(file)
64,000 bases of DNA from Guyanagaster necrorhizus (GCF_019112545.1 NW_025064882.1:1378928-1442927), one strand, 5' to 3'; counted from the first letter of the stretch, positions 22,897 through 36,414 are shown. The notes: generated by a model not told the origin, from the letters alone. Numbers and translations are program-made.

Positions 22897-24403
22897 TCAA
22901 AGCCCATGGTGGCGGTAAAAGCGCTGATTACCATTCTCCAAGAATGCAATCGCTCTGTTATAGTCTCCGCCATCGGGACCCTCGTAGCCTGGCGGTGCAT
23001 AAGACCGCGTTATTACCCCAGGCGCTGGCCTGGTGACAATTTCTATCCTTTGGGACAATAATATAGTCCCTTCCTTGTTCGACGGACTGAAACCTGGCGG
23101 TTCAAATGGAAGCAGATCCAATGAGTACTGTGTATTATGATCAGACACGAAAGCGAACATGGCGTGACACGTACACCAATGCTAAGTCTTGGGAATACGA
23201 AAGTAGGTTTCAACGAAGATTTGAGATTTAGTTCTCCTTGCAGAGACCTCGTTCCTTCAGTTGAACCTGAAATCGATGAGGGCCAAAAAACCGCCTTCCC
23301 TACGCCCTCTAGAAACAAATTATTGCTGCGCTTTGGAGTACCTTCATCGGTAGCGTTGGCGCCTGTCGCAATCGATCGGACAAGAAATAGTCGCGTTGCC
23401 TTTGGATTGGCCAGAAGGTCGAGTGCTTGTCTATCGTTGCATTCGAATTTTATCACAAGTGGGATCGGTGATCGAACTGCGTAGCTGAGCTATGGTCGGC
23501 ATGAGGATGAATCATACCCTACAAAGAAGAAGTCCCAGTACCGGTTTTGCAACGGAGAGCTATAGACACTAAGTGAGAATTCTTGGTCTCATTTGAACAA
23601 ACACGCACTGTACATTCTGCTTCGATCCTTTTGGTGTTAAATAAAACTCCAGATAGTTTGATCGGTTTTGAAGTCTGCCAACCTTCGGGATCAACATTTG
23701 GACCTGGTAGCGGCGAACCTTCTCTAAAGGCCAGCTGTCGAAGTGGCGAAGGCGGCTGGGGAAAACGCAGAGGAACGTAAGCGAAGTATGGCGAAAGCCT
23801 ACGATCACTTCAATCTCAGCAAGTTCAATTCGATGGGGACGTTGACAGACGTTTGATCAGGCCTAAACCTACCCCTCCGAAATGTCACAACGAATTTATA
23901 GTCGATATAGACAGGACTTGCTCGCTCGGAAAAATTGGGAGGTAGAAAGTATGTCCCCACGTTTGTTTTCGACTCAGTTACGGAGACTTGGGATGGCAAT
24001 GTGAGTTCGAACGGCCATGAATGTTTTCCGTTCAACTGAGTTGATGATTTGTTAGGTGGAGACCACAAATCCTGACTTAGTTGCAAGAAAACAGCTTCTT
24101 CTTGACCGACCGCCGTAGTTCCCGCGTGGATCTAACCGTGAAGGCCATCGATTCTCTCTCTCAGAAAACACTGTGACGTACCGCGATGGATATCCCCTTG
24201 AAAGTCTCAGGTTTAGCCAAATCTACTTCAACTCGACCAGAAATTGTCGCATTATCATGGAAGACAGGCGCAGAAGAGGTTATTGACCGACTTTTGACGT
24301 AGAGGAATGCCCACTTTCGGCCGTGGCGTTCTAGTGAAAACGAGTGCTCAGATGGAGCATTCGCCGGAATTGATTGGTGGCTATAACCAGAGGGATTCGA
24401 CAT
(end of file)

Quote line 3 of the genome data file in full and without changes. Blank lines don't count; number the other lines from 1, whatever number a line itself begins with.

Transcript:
22897 TCAA